Raining on the parade: UP lanterns awe spectators despite weather

by Misty Pegram

Dingas was the theme for this year‘s Lantern Parade in Diliman. Photo by Hannah Paguila.
Dingas was the theme for this year‘s Lantern Parade in Diliman. Photo by Hannah Paguila.
Photo courtesy of DZUP 1602.

With the looming weather and the rain already beginning to fall, the few hours preceding the day’s main event seemed bleak.

Distinct sounds of marching bands and Christmas music left the crowd in joyous anticipation, yet things only began to brighten up when colorful floats of different shapes and sizes started circling the University of the Philippines’ Academic Oval.


Held December 14, the annual Lantern Parade, with the theme “Dingas: Adhikaing Diliman, Adhikaing Bayan,” drew in thousands of students and spectators to celebrate both the Christmas season and the official end of the semester.

Photo by Hannah Paguila.
Photo by Hannah Paguila.


The parade, led by the ROTC Symphonic band, made its way around campus, stopping at different key locations such as the iconic Palma Hall, the Vinzons Hall and the Melchor Hall before reaching its final destination for a program at the UP Amphitheater.

The College of Engineering bagged the first spot in the university-wide competition with a lantern depicting the Oblation with a blazing heart surrounded by lights dancing along to upbeat music.

This was followed by the colorful sarimanok-themed house of the College of Architecture, which caught the attention of the audience as it disassembled to give way to performers dressed in the fashion of the Moro bird.

Photo by Hannah Paguila.
Photo by Hannah Paguila.

Gaining third place was a float exhibited by the National College of Public Administration and Governance, which depicted a blazing sun above several buildings.

Taon-taon mas nagiging kahanga-hanga ang mga maniningning at malikhaing float (Each year we are more awed by the bright and creative floats),” UP President Alfredo Pascual said during his speech for this year’s program.

Meanwhile, films that ignited a spark for national progress became the central theme of the lanterns hailing from the College of Fine Arts.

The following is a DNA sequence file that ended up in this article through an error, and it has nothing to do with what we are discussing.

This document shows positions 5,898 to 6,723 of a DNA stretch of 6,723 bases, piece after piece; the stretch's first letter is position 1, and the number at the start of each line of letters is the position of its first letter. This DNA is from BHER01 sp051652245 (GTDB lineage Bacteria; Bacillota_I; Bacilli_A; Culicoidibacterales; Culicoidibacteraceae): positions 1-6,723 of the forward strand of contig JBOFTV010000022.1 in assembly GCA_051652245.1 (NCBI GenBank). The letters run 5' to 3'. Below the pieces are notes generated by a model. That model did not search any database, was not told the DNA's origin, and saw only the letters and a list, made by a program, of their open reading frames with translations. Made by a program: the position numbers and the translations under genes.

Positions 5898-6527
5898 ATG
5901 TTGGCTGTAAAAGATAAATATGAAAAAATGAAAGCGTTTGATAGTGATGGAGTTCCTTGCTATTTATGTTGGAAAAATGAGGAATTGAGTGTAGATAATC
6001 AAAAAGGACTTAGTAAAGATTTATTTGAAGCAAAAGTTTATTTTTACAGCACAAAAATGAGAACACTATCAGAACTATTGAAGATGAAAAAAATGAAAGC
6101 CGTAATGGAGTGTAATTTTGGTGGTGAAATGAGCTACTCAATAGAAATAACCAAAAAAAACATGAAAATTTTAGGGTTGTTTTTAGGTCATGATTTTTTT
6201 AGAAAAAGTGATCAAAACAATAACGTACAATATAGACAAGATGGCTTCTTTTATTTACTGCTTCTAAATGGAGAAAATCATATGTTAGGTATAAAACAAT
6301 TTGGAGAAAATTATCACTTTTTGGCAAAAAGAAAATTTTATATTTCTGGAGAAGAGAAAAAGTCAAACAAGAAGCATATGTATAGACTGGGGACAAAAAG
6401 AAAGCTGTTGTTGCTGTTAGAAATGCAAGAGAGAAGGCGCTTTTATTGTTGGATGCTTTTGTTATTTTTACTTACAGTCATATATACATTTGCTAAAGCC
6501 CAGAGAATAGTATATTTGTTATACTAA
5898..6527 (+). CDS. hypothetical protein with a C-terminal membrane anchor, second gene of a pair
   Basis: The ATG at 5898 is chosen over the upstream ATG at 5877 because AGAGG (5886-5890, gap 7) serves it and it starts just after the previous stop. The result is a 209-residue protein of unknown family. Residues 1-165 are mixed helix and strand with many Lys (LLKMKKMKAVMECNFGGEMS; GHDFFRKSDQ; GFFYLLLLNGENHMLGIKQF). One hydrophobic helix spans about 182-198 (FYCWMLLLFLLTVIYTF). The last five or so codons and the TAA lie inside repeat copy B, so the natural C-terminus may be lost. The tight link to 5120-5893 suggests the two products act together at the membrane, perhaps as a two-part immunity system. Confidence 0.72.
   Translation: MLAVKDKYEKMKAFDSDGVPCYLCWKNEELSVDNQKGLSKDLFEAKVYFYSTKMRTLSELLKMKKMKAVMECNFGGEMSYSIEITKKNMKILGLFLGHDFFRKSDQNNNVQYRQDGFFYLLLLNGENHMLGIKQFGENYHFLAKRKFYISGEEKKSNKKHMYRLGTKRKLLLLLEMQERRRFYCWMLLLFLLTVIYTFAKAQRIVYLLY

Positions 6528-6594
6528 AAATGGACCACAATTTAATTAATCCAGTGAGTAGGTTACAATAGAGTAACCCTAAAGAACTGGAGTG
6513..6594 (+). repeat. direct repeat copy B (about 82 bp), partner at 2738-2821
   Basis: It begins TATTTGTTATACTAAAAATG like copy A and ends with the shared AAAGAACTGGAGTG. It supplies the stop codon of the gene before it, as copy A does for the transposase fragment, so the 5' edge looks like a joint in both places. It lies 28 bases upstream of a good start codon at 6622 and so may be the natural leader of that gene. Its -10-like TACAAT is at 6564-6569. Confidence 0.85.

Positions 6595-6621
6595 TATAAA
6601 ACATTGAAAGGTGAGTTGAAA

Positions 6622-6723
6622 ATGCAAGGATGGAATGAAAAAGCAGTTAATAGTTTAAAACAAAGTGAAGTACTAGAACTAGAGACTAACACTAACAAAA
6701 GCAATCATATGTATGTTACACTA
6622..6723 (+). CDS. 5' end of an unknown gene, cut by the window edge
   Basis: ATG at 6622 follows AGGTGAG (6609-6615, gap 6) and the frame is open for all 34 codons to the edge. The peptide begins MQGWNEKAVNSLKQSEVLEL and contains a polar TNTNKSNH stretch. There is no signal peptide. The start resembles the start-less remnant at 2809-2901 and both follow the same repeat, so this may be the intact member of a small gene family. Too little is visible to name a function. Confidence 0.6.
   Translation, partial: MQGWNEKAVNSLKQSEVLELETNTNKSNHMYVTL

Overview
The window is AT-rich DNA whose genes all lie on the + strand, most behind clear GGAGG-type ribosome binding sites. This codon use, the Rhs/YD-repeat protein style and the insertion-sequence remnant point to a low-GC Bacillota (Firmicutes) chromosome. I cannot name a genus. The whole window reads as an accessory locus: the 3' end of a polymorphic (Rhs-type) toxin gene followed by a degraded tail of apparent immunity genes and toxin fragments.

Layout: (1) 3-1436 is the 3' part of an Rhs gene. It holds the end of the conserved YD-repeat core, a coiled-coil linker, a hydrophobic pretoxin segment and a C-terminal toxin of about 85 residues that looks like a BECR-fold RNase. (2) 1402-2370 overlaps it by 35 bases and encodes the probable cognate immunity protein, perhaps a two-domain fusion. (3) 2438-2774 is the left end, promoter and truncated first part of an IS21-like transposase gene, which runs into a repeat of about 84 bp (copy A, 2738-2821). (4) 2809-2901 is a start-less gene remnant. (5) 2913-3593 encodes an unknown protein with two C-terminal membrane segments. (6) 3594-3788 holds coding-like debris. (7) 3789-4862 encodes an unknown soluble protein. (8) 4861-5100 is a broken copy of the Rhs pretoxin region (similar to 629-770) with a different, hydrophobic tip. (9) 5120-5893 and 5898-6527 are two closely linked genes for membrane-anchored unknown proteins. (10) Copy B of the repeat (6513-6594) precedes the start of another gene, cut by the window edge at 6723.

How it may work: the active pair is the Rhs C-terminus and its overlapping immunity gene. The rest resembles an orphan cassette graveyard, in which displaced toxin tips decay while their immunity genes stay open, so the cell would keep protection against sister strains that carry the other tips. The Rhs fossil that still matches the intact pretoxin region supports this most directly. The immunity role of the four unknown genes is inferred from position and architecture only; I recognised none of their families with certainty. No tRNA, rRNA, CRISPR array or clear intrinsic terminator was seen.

Photo by Hannah Paguila.
Photo by Hannah Paguila.

Still revolving on the university-wide theme of Dingas, popular Pinoy movie characters were paraded in the college’s floats from the classic Dyesebel to the cult-followed Heneral Luna.

However, it was Panday, Asiong Salonga and Juan Tamad who earned first, second and third place in the college’s separate competition.

Aside from showcasing creativity and skill, the floats paraded around UP Diliman also sent various messages and calls coming from each college’s respective advocacies.

Made from recycled CD’s accompanied with television screens, the float of the College of Mass Communication (CMC) showed the media’s role in fueling the spark needed to create change.

Clad in yellow, the students of the college also remained united in their stance against the persistent culture of impunity with banners held high as they called to stop killing journalists.

“The  essential structure is really the microphone and the (televisions) surrounding it,” Ria Tagle, chairperson of the CMC Student Council, said in describing the college’s lantern. “Mamaya, mas makikita how through our medium we create a spark (Later, we will further see how through our media we create a spark).”

In line with media killings, the UP Sandigan para sa Mag-aaral at Sambayanan sent a booming message through its military tank-designed float crafted by Toym Imao, the visual artist behind this year’s fiery Oblation design for Dingas 2015.

The tank was meant to remind people of the darkness brought about by the Marcos dictatorship and the rampant human rights violations during the Martial Law.

Showing their support for the Lumad, the College of Arts and Letters’ lantern portrayed the Bagobo’s myth of the Minokawa, which tells the story of a massive bird attempting to swallow the moon and forcing the people into darkness.

As a representative of the plight the Lumad are facing today, the portrayal of the myth carried was accompanied by a performance from the Lumad children.

Kahit may ulan, kahit may bagyo, ‘di yan makakapigil sa dingas na nagbigay ng liwanag sa dilim (Even if there is rain, even if there is a typhoon, it will not stop the flame that gave light in the darkness),” said Chancellor Michael Tan in his message during the program.

Explosions of red, green, yellow and blue spreading across the sky signaled the close of the 2015 Lantern Parade.